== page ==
Hello again everyone,
Here are my thoughts about the next item from our whiteboard offered in the interests of keeping the church leadership conversation going: The Holy Spirit.
Keep watch over yourselves and over all the flock, of which the Holy Spirit has made you overseers, to shepherd the church of God that he obtained with the blood of his own Son.
Acts 20:28 NRSV
Paul’s farewell address to the elders of the church in Ephesus is very informative. He had sent a message to these elders to join him at Miletus on his way to Jerusalem (20:16-17) and what followed was a passionate plea for their diligence and faithfulness. In this context (20:17,28), as in 1 Peter 5:1-4, the terms elder (presbyter) and bishop (overseer) and shepherd (pastor) are used to describe the same church office or role. Biblically speaking: an elder is a bishop is a pastor. Paul impresses upon these elders the enormity of their sacred trust by reminding them it was the Holy Spirit that made them overseers and shepherds of God’s church which had been purchased with the blood of Christ.
The Holy Spirit makes bishops. One is reminded of the selecting and sending of Barnabas and Saul as missionaries from the church in Antioch which was credited to the Holy Spirit and facilitated by the Antiochian prophets and teachers who obeyed the Spirit’s direction (Acts 13:1-4). When Paul, inspired by the Holy Spirit, instructed Timothy (1 Timothy 3:1-7) and Titus (1:5-9) regarding the qualities and experience to look for in the appointing of elders/bishops/pastors, it was the Holy Spirit establishing the criteria. The Holy Spirit has continued to make bishops ever since: wherever and whenever men that meet the Spirit’s criteria preserved in Scripture are appointed by a local church to serve as their shepherds.
The Holy Spirit makes bishops. The kind of qualities to be sought in a man who would be suitable to serve as an elder are the result of the Spirit’s sanctification … notably manifest in the fruit of the Spirit which is love, joy, peace, patience, kindness, generosity, faithfulness, gentleness, and self-control (Galatians 5:22-23 NRSV).
The Holy Spirit makes bishops. Lord, please raise up godly leaders for your church. I may not know exactly how God might answer that prayer, but I do know that God hears and responds to such petitions. God is active in his world. I fear that reaction against the many speculations and doubtful claims surrounding the Holy Spirit these days leads some to neglect or even deny God’s providence. We must beware of subjective religious consumerism. We must also beware of rationalistic deism at the other extreme. The activity of God through his Spirit reported in both the Old and New Testament Scriptures suggests to me that much of God’s special providence is accomplished through his Spirit. Qualifications such as being a faithful husband and father presuppose a personal history of which God has been a part. I suspect God has had—and continues to have—a great deal of interest and involvement in my life, as he has in yours (Psalm 139). Where can we go from God’s Spirit? I am not suggesting any sort of determinism, but I do believe God seeks to influence us through various means for our good (Romans 8:28) while respecting our free will. Scripture is very clear that God allows and brings about circumstances, ranging from opportunities to trials and discipline, “for our good, that we may share in his holiness” (Hebrews 12:1-12; cf. James 1:2-4). That may include the circumstances which led to your conversion (the circumstances surrounding my own conversion involved a chain of events that were far too many and extraordinary, I believe, to be dismissed as mere coincidences). That may include our selection of a particular spouse (not all women will make a suitable elder’s or deacon’s wife, just as not all men will make suitable pastors or deacons), or some other decision made earlier in life that bears fruit in the direction of church leadership much later on. It may be the choice of one career path over another or pursuing this educational opportunity rather than that one. It may even reach back to include things that are totally beyond our control such as our parent’s genetics and personality traits and family of origin and cultural heritage factors (I think Saul the scholarly Roman citizen and zealous Pharisee who became Paul the apostle to the gentiles provides a classic case study in God’s special providence … as does, of course, Jacob’s favoured son, Joseph). If you’re not already doing so, perhaps a good consistent prayer might be that God and his Spirit influence and create opportunities to facilitate the development of elders and deacons and their wives. Lord, if it is your will (and we know it is your will), please raise up godly leaders for your church!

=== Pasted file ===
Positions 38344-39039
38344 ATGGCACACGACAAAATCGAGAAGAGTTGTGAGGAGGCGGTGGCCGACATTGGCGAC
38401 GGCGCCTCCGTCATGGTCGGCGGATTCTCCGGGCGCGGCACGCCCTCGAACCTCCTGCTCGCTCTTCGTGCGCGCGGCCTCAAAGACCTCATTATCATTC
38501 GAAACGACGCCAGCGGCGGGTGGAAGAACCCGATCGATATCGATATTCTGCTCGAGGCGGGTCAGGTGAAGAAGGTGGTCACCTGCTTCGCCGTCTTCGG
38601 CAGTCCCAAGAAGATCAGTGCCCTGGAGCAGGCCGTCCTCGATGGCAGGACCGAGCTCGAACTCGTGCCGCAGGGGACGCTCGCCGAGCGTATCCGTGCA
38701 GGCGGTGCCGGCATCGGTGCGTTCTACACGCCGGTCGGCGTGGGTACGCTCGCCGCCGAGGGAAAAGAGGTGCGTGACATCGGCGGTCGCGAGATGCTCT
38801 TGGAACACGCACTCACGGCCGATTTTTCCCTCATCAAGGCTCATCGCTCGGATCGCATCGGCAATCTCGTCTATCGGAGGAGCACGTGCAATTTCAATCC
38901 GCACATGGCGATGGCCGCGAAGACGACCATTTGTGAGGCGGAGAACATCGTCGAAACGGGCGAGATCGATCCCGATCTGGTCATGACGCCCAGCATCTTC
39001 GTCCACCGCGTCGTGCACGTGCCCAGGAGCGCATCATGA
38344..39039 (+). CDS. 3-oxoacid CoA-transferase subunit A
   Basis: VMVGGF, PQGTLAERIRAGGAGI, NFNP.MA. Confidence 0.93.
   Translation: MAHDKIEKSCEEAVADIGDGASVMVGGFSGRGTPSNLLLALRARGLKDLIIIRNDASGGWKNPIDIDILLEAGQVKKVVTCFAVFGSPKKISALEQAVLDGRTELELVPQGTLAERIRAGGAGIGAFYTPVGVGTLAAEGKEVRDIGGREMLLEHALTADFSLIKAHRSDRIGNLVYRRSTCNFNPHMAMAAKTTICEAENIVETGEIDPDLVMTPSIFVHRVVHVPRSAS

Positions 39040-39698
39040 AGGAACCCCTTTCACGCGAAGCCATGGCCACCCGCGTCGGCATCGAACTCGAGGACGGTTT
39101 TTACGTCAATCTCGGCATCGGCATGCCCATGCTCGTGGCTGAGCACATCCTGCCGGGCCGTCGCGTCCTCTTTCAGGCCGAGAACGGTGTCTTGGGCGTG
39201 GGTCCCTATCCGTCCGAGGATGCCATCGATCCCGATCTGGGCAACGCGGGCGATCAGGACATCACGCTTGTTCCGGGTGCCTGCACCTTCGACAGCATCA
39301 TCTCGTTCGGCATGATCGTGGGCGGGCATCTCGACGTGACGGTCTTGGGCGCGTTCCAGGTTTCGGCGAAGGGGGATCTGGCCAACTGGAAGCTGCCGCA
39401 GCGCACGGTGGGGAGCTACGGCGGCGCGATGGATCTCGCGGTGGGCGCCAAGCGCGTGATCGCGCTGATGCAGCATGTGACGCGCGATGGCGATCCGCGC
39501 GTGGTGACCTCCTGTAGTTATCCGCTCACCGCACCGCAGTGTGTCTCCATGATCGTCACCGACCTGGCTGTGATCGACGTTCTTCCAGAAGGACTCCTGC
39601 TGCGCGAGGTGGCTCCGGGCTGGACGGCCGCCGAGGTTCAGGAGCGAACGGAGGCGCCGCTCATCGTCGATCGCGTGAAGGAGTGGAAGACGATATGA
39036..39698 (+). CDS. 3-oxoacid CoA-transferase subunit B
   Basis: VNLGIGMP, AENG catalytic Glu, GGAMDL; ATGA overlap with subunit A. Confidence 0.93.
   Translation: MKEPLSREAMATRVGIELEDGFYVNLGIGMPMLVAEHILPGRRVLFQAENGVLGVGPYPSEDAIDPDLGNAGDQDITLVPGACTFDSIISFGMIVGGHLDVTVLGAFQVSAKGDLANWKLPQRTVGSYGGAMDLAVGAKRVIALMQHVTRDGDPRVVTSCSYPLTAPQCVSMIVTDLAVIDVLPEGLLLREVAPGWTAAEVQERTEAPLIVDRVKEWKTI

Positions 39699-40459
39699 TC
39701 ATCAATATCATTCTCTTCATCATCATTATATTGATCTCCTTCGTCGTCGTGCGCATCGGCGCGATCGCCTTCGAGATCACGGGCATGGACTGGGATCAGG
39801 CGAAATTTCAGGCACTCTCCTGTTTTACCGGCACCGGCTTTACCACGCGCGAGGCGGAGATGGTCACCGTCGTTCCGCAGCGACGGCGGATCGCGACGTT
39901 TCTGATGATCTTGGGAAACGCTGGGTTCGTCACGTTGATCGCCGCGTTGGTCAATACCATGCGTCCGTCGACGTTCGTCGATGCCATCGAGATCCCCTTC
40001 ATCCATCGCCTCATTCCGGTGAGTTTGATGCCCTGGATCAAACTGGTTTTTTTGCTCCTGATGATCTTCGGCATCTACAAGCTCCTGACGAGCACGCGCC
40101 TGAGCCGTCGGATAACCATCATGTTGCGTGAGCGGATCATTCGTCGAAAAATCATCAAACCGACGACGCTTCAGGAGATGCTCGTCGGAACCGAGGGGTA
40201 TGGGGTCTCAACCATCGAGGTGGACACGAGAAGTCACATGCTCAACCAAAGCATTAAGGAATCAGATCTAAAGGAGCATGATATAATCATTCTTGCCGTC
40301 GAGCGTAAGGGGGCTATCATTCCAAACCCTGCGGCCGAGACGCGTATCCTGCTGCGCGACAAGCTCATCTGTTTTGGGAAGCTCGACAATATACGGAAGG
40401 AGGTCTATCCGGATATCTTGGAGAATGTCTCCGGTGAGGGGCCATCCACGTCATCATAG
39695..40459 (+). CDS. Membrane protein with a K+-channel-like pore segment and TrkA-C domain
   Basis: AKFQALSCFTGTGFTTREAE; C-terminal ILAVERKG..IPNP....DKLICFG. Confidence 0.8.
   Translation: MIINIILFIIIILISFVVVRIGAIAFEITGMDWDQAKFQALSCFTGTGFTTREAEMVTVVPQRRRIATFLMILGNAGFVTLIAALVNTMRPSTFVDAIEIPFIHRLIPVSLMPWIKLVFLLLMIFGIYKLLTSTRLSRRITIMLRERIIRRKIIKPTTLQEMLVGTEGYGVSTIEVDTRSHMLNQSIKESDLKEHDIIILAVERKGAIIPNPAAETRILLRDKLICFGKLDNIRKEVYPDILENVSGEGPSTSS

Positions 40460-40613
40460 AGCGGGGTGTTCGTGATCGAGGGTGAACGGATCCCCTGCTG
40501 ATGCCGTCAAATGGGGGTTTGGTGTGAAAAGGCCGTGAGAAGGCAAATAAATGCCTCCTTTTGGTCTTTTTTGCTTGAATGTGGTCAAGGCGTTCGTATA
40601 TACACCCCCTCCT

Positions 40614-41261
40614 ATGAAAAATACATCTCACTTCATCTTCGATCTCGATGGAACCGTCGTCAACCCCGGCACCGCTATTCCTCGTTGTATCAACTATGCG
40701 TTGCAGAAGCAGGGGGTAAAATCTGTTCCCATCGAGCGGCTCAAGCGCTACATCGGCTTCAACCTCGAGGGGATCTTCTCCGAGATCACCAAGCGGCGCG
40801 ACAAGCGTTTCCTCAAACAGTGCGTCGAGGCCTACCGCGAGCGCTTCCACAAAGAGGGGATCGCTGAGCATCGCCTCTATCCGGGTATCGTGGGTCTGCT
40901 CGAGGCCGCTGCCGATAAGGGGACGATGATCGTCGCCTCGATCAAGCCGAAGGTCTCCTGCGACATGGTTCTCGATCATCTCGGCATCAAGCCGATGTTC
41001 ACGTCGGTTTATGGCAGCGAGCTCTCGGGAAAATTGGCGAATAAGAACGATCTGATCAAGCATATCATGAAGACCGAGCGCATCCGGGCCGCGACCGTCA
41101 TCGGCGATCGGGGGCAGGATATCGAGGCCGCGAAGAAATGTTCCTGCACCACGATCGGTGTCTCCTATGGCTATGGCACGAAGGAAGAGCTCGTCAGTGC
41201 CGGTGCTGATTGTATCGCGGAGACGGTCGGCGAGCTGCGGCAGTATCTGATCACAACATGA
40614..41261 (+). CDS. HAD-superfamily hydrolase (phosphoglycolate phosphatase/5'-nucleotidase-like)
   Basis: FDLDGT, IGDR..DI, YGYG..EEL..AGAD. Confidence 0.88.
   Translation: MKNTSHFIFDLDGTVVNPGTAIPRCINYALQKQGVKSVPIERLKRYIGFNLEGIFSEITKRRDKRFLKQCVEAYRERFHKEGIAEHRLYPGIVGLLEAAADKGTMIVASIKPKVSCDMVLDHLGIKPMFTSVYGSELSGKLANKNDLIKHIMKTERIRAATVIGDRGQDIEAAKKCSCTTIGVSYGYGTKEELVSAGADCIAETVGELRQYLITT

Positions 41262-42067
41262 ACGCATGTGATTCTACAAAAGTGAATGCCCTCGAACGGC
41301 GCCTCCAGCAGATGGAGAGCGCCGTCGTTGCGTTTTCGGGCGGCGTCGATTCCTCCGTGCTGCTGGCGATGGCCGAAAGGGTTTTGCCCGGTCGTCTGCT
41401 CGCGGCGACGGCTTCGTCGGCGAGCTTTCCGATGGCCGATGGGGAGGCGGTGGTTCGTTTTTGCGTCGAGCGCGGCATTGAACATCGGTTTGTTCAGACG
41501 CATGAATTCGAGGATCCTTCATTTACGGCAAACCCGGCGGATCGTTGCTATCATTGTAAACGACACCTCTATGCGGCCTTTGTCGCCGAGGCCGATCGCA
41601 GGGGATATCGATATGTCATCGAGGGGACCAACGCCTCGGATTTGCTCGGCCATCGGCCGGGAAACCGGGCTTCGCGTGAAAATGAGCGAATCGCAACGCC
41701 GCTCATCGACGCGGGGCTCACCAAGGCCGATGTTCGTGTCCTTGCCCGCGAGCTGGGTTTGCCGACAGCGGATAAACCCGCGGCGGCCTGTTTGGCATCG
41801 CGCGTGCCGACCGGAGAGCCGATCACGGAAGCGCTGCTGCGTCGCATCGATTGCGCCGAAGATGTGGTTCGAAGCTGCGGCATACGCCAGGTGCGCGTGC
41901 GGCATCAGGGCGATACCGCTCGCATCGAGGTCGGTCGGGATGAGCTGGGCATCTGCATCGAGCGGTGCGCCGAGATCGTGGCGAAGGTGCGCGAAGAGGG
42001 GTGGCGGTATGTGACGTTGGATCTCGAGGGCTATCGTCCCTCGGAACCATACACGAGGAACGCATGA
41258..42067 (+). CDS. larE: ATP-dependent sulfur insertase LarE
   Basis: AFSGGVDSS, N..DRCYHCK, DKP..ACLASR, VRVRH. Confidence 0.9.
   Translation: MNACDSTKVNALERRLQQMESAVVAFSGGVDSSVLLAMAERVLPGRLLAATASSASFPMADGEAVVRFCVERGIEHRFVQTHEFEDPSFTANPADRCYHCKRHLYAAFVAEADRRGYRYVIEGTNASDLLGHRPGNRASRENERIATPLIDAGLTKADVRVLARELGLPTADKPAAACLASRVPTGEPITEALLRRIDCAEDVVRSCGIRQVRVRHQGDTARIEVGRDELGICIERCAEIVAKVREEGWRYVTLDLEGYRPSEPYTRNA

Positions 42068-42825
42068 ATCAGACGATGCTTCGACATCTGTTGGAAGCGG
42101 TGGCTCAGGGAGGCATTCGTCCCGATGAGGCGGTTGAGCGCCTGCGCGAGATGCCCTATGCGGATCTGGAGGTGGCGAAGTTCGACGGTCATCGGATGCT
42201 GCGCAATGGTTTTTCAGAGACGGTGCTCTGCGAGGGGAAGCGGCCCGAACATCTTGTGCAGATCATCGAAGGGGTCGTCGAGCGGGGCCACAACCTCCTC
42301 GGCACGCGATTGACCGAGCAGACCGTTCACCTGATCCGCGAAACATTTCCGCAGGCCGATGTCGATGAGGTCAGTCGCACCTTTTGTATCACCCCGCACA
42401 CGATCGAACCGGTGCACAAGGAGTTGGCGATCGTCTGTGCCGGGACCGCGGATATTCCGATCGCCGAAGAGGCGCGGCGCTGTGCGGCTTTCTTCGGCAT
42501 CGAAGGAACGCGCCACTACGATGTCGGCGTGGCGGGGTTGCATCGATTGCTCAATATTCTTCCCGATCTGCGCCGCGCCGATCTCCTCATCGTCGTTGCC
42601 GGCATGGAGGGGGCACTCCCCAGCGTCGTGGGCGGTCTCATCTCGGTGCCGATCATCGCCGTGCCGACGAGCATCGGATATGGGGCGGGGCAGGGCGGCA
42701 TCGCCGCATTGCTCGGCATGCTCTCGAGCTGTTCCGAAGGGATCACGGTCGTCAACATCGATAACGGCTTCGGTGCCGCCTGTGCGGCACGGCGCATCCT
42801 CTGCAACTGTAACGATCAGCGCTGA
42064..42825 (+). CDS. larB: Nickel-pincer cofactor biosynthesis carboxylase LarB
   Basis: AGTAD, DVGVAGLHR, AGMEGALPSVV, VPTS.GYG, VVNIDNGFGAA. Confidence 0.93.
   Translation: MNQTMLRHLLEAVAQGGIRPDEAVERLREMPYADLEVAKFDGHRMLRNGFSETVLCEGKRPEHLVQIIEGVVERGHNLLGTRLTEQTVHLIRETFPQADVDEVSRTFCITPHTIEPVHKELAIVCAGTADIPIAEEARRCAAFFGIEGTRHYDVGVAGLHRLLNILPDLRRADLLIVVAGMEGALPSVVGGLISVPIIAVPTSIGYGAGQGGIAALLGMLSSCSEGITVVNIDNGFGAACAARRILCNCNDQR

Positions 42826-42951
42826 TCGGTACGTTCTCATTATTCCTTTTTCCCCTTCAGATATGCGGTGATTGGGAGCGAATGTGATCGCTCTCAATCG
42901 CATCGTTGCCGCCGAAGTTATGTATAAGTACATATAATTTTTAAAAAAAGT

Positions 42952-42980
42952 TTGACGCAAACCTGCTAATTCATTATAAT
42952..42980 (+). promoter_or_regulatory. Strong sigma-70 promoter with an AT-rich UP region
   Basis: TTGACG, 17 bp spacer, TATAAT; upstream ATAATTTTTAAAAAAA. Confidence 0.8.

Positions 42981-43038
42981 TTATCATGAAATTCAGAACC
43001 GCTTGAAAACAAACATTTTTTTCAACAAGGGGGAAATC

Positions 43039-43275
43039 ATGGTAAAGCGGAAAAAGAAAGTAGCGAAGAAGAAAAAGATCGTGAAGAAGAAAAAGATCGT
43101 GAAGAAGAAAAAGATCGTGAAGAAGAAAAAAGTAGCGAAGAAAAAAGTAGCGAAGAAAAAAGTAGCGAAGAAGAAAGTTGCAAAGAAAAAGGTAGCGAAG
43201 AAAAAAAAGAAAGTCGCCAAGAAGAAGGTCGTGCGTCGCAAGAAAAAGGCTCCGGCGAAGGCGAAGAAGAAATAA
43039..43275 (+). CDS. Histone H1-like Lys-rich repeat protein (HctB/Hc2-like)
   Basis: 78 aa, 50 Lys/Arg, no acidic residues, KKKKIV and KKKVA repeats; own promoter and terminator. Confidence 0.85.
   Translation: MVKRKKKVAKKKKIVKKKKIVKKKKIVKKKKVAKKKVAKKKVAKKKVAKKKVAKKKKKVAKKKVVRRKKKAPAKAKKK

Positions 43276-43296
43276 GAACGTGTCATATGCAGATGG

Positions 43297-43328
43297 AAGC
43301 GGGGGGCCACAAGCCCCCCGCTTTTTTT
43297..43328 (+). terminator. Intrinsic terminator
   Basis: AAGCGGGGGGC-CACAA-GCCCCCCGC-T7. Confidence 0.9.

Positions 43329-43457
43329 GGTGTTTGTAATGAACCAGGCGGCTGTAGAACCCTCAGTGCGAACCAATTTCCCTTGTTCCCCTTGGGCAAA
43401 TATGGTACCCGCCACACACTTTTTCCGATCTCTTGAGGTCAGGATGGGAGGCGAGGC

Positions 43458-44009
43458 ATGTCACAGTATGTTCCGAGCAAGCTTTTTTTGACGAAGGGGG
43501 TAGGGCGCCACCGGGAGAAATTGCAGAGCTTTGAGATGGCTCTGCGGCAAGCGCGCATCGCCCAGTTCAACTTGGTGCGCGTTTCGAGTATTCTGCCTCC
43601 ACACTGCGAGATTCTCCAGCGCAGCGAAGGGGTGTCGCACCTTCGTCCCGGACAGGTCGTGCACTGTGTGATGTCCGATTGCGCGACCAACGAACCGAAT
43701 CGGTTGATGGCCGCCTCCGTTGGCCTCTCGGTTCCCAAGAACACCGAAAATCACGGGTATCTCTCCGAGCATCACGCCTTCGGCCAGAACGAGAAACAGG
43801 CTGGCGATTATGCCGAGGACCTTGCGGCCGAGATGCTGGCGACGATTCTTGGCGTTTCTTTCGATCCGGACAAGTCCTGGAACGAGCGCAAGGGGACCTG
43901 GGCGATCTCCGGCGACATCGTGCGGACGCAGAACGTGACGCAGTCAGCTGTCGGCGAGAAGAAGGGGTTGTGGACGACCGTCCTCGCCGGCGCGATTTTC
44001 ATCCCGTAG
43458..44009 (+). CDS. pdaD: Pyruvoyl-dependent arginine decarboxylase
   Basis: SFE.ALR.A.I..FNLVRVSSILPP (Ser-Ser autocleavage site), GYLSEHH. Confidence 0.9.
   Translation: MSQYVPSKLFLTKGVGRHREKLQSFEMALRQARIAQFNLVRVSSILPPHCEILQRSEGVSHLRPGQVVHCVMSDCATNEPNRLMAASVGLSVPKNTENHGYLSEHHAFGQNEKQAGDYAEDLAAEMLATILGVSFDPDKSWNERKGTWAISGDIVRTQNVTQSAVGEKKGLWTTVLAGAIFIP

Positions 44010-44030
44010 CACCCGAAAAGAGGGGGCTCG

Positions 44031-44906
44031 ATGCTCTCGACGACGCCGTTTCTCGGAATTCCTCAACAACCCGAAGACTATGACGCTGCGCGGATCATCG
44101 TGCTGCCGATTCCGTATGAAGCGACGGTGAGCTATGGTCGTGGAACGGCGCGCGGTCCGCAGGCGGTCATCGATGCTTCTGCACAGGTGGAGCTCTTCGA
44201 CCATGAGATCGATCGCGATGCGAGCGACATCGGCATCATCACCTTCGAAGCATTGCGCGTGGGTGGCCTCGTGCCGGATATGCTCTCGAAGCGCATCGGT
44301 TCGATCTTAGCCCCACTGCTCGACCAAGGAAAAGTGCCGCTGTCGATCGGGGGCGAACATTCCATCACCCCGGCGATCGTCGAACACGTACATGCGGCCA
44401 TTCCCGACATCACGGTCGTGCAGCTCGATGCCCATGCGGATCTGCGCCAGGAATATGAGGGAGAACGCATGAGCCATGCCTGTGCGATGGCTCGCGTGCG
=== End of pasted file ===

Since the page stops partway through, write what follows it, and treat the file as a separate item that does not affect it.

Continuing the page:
The Holy Spirit makes bishops. The Holy Spirit gives members of the body of Christ different gifts to equip them for service to and through the church (1 Corinthians 12:1-31). Leadership is a gift of the Spirit given to some (Romans 12:3-8).
The Holy Spirit really does make bishops (and, in similar fashion, the Holy Spirit also makes deacons and the wives of elders and deacons!). Our part is to cooperate with the Spirit rather than quenching or grieving him by neglecting his purposes for us and Christ’s church, or pursuing alternative agendas of our own. Our part is to be led by the Spirit who makes us holy and to bear the fruit of the Spirit in our lives. Our part is to be led by the Spirit through submitting to God’s will revealed in the inspired Scriptures and by being good stewards of the gifts he has given to each of us.
May God bless his church: all those “who have been chosen according to the foreknowledge of God the Father, through the sanctifying work of the Spirit, to be obedient to Jesus Christ and sprinkled with his blood” (1 Peter 1:2 NIV).
Looking forward to seeing you all in Melbourne at the APEDS2020 Conference!
Grace and peace,